Preparation Number One: Never demand that God act or tell Him what to do.

I can’t really say it was an audible voice, but David and I heard it at the same time. God answered our prayer by declaring, “You are telling Me what to do.”

We looked at each other in shock! That had been the exact motivation of our hearts—our utter helplessness and obvious need caused us to frantically insist God help us in the only way we could see an answer coming! Joining hands, we bowed our heads and asked God to forgive us for demanding He make someone stop. Our prayer changed to this: “Father, forgive us for our attitude of believing we could command You to act. We are here with no ability to help ourselves and know You see us and love us. Please help us in any way You choose. Thank You for Your care and love.”

As we said “Amen,” a sheriff’s car, a state police car, and a semi-truck pulled up behind us. David jumped out the truck and met them saying, “Do you know you’re an answer to prayer?” They helped get the tire changed and we got back on the road.

The next town was York, Nebraska, so we pulled into a station to get the tire fixed. They informed us that the two back tires were not strong enough to bear up under the huge load we were carrying, so we purchased two new tires. The sun was just coming up as we pulled back on the Interstate to get on our way. As we drove down the road, David turned to me and asked, “Do you think we can trust these new tires to get us to Washington?” I happily replied, “Yes.” Bang! One of the new tires blew! Preparation lesson number two had begun.

Preparation Number Two: Only God is trustworthy.

By now we could see farms along the road, and since we were near an exit, I walked to the nearest farm to phone for help while David stayed with the truck and Jennifer. I admit I’m a slow learner, so as I walked, I prayed, “Father, make them be home so I can use their phone to call for help.” Of course, they weren’t home.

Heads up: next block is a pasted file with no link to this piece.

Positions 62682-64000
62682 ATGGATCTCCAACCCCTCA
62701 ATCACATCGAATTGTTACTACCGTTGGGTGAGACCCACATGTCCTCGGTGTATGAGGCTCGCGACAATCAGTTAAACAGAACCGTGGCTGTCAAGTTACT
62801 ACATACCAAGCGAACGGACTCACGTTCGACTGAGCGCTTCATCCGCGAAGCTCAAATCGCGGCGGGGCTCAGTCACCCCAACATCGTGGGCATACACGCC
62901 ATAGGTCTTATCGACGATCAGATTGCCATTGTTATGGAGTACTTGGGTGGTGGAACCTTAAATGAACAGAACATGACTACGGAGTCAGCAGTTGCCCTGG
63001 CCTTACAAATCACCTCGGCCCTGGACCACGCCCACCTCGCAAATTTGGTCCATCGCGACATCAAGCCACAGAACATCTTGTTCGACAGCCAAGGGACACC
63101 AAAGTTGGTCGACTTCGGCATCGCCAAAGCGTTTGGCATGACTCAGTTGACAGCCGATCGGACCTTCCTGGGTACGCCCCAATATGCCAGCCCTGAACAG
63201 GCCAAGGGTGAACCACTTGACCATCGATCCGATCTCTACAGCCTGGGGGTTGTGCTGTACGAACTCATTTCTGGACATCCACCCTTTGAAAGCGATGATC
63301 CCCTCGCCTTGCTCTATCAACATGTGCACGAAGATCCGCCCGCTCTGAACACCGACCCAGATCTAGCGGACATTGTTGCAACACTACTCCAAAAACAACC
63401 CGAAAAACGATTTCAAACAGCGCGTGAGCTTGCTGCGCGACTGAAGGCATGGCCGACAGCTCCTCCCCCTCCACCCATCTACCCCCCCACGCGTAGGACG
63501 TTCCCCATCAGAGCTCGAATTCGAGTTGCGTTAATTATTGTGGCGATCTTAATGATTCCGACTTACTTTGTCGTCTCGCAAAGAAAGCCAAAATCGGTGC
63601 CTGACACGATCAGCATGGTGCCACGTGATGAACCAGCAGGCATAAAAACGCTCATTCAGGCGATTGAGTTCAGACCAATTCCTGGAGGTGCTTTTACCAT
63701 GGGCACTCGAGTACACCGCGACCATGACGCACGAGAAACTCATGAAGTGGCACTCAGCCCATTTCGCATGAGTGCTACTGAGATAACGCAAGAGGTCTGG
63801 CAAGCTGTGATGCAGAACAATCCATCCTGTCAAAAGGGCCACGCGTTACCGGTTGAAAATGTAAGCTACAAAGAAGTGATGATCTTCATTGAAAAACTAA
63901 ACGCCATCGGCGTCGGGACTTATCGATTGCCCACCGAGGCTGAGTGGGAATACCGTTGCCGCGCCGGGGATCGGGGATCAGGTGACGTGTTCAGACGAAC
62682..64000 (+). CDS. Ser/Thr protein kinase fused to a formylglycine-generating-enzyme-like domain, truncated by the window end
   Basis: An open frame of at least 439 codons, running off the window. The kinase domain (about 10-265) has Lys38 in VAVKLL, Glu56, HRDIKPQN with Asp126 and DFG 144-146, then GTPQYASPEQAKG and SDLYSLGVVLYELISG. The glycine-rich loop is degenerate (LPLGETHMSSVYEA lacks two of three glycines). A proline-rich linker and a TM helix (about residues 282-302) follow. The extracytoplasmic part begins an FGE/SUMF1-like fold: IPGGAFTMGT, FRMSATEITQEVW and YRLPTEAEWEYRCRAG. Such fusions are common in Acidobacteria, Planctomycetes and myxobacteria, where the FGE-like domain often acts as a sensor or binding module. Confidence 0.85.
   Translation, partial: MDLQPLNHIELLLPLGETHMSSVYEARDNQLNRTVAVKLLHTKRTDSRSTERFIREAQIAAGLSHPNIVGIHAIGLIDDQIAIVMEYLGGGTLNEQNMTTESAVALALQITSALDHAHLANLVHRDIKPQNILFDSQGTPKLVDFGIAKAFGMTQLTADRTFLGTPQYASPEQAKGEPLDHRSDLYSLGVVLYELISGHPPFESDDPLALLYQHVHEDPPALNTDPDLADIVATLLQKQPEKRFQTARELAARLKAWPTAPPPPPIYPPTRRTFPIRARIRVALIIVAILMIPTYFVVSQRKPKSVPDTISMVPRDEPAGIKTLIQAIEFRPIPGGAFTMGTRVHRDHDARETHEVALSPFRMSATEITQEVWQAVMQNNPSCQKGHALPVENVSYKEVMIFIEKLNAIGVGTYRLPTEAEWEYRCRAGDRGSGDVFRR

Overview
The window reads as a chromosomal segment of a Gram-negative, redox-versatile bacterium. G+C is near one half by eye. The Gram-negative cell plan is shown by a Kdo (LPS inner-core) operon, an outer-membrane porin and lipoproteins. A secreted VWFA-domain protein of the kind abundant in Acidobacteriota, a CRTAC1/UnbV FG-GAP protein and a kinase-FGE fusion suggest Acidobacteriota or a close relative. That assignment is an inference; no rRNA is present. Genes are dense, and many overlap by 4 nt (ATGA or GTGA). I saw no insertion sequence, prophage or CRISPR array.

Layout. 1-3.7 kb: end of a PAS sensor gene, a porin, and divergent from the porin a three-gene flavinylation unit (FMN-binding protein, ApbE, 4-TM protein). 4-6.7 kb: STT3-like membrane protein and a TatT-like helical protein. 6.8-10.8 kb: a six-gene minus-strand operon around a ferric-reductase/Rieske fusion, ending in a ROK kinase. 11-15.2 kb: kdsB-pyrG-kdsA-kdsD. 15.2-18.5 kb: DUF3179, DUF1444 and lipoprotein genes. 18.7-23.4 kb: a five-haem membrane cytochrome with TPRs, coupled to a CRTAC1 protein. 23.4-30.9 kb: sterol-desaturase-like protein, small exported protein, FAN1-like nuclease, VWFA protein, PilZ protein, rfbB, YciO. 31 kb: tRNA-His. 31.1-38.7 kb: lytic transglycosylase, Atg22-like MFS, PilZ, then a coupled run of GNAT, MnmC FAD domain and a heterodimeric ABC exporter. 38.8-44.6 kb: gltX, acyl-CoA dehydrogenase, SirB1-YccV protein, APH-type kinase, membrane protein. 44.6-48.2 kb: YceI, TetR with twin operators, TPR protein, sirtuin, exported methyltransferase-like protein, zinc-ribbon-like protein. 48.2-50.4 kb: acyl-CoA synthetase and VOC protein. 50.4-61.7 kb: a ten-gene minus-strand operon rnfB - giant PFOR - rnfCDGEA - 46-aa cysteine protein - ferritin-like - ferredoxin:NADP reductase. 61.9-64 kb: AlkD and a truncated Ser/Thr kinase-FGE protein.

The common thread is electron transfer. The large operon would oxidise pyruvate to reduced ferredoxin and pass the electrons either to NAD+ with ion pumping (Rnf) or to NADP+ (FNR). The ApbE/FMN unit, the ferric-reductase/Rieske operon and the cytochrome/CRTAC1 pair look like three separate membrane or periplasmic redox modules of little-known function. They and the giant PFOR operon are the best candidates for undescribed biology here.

I began walking to the next farm, scowling and kicking at loose stones on the edge of the road. I once again heard God’s voice: “Julia, what are you doing?”

“You know exactly what I’m doing,” I grumbled. “You didn’t answer my prayer, so I have to go to the next farm to use their phone.”

God’s answer came in His sweet, loving voice, “Trust Me.”

Humbled and embarrassed by my so easily forgetting what He had done for us just hours before, I turned around and headed back to the truck on the shoulder of the Interstate. With the rhythm of each step my heart echoed His tender voice, “Trust Me, trust Me, trust Me.”

As I approached the pickup, David came to meet me. Before I could say a word, he declared, “I know. God said, ‘Trust Me.’” Moments later a man stopped to help us.

Back in York, they discovered a flaw in the innertube of the new tire. By the time the tires were once again ready to travel, it was midday and hot, so we found a hotel room and slept. Twenty hours after we left Omaha, we had traveled only 80 miles. By this time we knew this would not be an ordinary journey. 

Preparation Number Three: If God doesn’t solve the problem, He gets you through it.

About three in the morning, we stopped for gas. When it came time to leave, David pushed and pounded on the gear shift, but it wouldn’t budge. We were at a dead stop with our tremendous load and stuck in fourth gear. 

Just the week before in our Sunday school take home paper there had been an article about a mission team whose bus broke down in Mexico. Far from any garage, the kids surrounded the vehicle, laid their hands on it, and prayed for God to heal the bus. He did, and they drove merrily on their way. We decided to try it. David and I placed our hands on the shifter on the floor between us and we asked God to help us get it into first gear so we could get moving. He answered us, so on we drove. By the time we stopped to sleep for the day, however, the transmission would no longer go into first, second or third gear.